When CAA champion Delaware meets 4-seed OVC champion Jacksonville State in Sunday’s FCS quarterfinal at JSU, it is sure to be some fowl play between the Blue Hens and Gamecocks. The gallinaceous mascots are far from the only similarity between these quarterfinalists, however.
Both teams have playoff hurdles hanging over them in their respective program histories. Delaware, which was once a deep postseason regular, seeks its first road playoff win since 2007 and its first national semifinal appearance since 2010. Meanwhile, JSU aims to knock out an FCS “Big Three” (MVFC/CAA/Big Sky) school in the CAA’s Hens.
Four of the Gamecocks’ last six playoff runs have ended with a loss to a “Big Three” member (2013 – Eastern Washington, 2015 – North Dakota State, 2016 – Youngstown State, 2018 – Maine).
The similarities continue more tangibly on the field. Both teams have no qualms that they prioritize establishing the run, which will be particularly apparent…
When Delaware has the ball
UD got off to a red-hot start this spring, and much of its success originated from rushing prowess keyed by starting tailback Dejoun Lee. With Lee leading the charge, the Blue Hens ran over Maine and Stony Brook in their first two weeks of action, then used the big play on the ground to defeat then-ranked Rhode Island on the road. That made for a 3-0 March, but since the calendar has flipped to April, Delaware has encountered incrementally more difficulty running the football.
After Delaware State and Villanova held the Hens to rushing totals below their season average, first-round playoff opponent Sacred Heart became the first team this spring to outright stymie UD. Delaware managed just 88 net rushing yards as part of an uninspiring 199 total yards of offense. SHU essentially took Lee out of the game, limiting the CAA Offensive Player of the Year and Walter Payton Award finalist to 35 yards on 13 carries.
Delaware’s prospects this week in Jacksonville, Alabama “start and end” with reestablishing the ground game, head coach Danny Rocco said, also noting that Sacred Heart presented a different style of defense Saturday night than what it had put on film this season in previous games, which caught the Blue Hens off guard. By the time the flummoxed UD offense had made the necessary adjustments to the unexpected scheme, Rocco said, communication was not taking place adequately, partially due to an offensive line playing with some inexperience following injuries to starters.
On paper, JSU has plenty of defensive ammunition to keep Delaware’s rushing offense trending negatively. Before its first-round win over triple-option Davidson, JSU had held its opponent to under 100 yards rushing in nine straight games. The Gamecocks have allowed just two rushes of 20 yards or longer in their last 11 games (359 total carries). That prevention of the big play will be something Delaware needs to emulate…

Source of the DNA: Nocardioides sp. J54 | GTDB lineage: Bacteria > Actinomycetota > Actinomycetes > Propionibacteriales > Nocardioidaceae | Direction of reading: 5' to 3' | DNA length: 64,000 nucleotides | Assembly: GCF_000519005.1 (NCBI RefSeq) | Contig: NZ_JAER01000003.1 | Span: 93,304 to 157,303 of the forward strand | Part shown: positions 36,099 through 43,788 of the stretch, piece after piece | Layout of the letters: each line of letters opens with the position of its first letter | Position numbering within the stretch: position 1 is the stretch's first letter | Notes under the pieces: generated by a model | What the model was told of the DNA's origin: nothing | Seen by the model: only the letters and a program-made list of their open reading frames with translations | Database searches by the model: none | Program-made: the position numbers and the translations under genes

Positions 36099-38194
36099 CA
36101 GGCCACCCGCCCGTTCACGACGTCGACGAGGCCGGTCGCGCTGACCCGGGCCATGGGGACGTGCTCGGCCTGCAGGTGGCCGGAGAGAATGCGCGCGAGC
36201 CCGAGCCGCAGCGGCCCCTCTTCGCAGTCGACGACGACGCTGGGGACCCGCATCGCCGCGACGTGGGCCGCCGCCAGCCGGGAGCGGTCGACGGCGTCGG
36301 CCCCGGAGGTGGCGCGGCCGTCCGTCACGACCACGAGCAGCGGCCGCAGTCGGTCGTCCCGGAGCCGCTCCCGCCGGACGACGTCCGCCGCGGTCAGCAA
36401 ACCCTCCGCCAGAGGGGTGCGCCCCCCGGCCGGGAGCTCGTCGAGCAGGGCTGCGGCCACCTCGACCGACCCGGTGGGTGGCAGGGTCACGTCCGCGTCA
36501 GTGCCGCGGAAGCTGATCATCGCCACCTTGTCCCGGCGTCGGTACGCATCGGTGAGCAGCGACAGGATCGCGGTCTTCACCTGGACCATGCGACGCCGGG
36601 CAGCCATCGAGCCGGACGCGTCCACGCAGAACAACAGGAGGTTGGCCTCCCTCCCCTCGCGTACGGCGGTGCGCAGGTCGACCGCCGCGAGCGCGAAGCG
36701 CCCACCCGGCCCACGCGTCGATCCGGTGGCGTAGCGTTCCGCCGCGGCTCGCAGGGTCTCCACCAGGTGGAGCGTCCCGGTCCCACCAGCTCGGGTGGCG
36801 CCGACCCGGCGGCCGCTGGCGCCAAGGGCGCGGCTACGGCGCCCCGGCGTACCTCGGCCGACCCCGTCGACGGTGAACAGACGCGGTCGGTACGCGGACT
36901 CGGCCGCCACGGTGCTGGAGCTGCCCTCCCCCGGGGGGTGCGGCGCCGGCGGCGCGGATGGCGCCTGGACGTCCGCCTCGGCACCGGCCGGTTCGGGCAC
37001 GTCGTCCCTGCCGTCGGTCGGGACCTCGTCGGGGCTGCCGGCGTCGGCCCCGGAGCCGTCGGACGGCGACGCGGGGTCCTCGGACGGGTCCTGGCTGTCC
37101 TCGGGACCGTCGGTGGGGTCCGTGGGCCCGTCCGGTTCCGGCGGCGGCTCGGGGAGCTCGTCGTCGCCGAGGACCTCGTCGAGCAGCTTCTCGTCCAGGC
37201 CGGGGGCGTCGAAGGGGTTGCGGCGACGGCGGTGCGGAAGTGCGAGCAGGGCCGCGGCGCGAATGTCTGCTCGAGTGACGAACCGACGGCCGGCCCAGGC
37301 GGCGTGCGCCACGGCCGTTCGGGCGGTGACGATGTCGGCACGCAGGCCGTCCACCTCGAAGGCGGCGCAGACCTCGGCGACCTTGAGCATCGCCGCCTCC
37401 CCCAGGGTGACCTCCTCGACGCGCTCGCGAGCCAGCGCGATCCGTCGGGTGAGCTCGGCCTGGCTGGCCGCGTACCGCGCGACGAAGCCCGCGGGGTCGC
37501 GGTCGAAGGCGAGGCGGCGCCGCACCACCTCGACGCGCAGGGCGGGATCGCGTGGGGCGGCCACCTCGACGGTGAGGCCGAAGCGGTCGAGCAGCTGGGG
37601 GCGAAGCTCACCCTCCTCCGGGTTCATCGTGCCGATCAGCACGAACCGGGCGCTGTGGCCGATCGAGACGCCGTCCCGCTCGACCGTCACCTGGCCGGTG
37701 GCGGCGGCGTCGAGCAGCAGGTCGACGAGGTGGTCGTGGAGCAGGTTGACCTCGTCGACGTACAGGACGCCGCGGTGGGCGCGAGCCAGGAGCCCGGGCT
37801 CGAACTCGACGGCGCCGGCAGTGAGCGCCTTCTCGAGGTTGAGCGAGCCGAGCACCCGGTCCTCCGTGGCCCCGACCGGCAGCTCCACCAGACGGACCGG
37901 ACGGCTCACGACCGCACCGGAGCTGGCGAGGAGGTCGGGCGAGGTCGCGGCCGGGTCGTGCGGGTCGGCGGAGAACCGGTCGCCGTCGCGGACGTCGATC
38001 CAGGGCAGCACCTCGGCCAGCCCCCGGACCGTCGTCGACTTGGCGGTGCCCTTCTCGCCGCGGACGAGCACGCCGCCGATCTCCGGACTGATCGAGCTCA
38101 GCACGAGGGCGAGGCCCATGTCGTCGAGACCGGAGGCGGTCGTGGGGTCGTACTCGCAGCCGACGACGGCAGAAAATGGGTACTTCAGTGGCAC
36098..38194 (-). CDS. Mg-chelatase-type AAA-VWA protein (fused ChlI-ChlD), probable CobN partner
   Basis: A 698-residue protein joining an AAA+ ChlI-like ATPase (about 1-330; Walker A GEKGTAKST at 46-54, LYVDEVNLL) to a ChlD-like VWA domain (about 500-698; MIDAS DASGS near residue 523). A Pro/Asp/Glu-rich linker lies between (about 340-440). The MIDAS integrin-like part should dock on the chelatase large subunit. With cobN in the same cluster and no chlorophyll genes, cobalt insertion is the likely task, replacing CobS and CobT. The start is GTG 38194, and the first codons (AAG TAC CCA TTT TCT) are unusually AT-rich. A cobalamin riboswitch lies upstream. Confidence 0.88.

When JSU has the ball
JSU is known for explosive offense. That reputation was backed by JSU’s performance against Davidson, as the Gamecocks racked up nine plays of at least 20 yards across the rushing, passing, and kick-return games combination.
JSU, though helped by its numerous games played in the fall of this season, also is first nationally in first downs accumulated (237).
Quarterback Zion Webb, successor to the injured Zerrick Cooper, keeps the chains moving for the Gamecocks. In their active three-game winning streak, Webb has accounted for 312 yards and three TDs vs. Eastern Illinois, 304 yards and three TDs vs. Murray State, and 307 yards and three TDs vs. Davidson.
While Webb is riding a high, he will encounter the most accomplished defense JSU has seen this spring in Delaware. The Blue Hens, under the direction of defensive coordinator Manny Rojas, are second in the FCS in scoring defense (11.3 ppg) and fourth in total defense, surrendering 226.8 yards a contest. They also have wasted no time taking the ball away early in games, forcing a turnover on their opponent’s opening possession in half of their games this season.
That trend will put JSU’s -1 turnover margin to the test. While the Gamecocks have totaled 18 takeaways to lead the OVC and be fourth in the FCS in that category, their 19 giveaways on the 2020-21 season bring up the rear among FCS spring participants — though once again, the increased total games played due to fall competition inflates both numbers.
Regardless, JSU will need to win the turnover battle with Delaware so as to sustain drives, perhaps with a few of its signature big plays, and keep First Team All-CAA QB Nolan Henderson and the Hens offense at bay on the sideline.
RB Dejoun Lee — His 133.67 all-purpose yards/game are good for 11th in the FCS.
DE Chase McGowan — His four solo sacks have helped propel Delaware’s defensive resurgence and tie him with JSU’s DJ Coleman in sacks per game (.67).
OL Bradly Anyanwu — The redshirt freshman right guard is atop UD’s depth chart again this week. He entered after starter Carter Lynch’s ankle injury at Villanova. Lynch hurt his ankle rather early in the action, so Anyanwu has gotten heavy minutes across games versus Nova and SHU. Rocco has praised him as the strongest player on his team weight-room-wise.
DB Nicario Harper — The Buck Buchanan Award finalist and OVC Defensive Player of the Year defensive back will look to coax some mistakes out of UD’s typically ball-secure Henderson.
TE Trae Barry — The First Team All-OVC tight end now holds JSU’s program record for career receiving yards by a tight end (1,558).
DE DJ Coleman — The junior defensive end leads JSU’s “extraordinarily disruptive” pass rush, as it was described by Rocco.